We enter the little courtyard and I wave to the owner and a few customers I've seen around many times. I go straight to the middle of the dance floor, and turn to show the obroni some azonto moves. He is stiff like a wooden plank and the other customers find it very funny, but he doesn't seem to care. Soon I can get him to follow the beat though. Some passers-by stopped, probably intrigued to see an obroni dancing azonto. I can see there's a wall of spectators forming around us, and more people are joining on the dance floor. In fact, I've never seen the bar so crowded. My friends will never believe me when I tell them tomorrow!
I'm not sure how long we've danced, but the obroni is starting to sweat. It finally hits me. Maame! Maame must be so worried.
“Obroni! I must get back to my mom now! I think she'll be angry… Please come?”
He follows me through the market alleys, as some stalls are already closing down. We walk fast. The obroni is humming some song I don't recognize. I think azonto worked; it always does! When I'm older, I'll give joy to people through my music and my dancing.
“It's just there!” I say while pointing at Maame's stall.
The obroni's face turns white, whiter, as he suddenly stops his course, his jaw dropping. His arms hang lifeless on his sides. I follow his gaze. He's looking at Maame's stall.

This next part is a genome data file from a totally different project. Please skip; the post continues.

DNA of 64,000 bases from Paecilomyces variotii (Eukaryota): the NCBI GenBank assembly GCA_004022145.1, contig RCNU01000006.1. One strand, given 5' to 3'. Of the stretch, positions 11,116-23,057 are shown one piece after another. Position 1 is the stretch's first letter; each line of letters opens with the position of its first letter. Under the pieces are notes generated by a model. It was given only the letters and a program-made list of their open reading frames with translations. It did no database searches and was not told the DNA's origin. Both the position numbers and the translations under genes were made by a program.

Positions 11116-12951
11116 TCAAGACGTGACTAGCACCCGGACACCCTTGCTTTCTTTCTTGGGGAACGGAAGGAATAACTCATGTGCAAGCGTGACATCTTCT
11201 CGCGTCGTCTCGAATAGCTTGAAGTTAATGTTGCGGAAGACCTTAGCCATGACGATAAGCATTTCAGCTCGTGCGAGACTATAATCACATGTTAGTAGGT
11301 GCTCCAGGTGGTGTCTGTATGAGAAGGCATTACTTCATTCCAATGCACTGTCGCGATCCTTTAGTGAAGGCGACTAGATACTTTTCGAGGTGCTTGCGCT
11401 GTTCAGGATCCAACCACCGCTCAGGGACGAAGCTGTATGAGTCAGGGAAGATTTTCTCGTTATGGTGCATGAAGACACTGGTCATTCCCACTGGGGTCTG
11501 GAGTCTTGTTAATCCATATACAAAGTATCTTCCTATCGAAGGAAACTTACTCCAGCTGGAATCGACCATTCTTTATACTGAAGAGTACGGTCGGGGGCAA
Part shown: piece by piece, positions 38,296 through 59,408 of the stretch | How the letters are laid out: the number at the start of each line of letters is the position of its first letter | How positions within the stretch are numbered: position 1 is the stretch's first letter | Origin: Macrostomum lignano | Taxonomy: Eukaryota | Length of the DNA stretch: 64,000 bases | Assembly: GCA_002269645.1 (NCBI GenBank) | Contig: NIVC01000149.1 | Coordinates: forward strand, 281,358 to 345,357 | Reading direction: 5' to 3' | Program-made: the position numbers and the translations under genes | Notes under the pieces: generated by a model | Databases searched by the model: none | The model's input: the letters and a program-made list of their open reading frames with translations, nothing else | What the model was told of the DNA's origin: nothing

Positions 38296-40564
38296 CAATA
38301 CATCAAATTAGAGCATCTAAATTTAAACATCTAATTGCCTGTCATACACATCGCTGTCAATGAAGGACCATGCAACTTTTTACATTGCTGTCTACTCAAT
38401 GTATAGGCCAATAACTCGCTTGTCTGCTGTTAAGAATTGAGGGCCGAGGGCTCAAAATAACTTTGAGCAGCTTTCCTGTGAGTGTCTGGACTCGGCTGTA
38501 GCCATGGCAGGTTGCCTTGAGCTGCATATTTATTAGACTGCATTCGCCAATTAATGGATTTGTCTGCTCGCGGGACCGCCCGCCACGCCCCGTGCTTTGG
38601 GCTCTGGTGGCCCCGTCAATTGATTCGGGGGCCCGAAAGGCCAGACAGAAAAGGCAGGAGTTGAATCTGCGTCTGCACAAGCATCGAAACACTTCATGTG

“Obroni, what's going on?”
He doesn't answer and walks in a straight line to Maame's shop, like some spirit controls him.
I'm hot on his heels, and as I reach the stall, he's staring at a dress displayed on the shop front, too high for me to reach. He passes his hand on the smooth, bright pink cloth. It's a dress, with large, fluffy flounces. The exact same dress the obroni's wife was wearing in his picture.
“Obroni! You want this dress? It's one hundred cedis!” Maame's voice is shouting from inside the shop. She is giving him a very high price.
“Maame,” I yell, “Obroni is my friend! He bought me lunch and we danced azonto!”
She comes outside and gives me a big frown.
“My boy, I hope you have a better explanation for leaving your own mother to starve all this time! What are you doing with an obroni you don't know?”
Before I panic completely, the obroni speaks.
“Your boy told me during lunch that your dream is to be a seamstress?”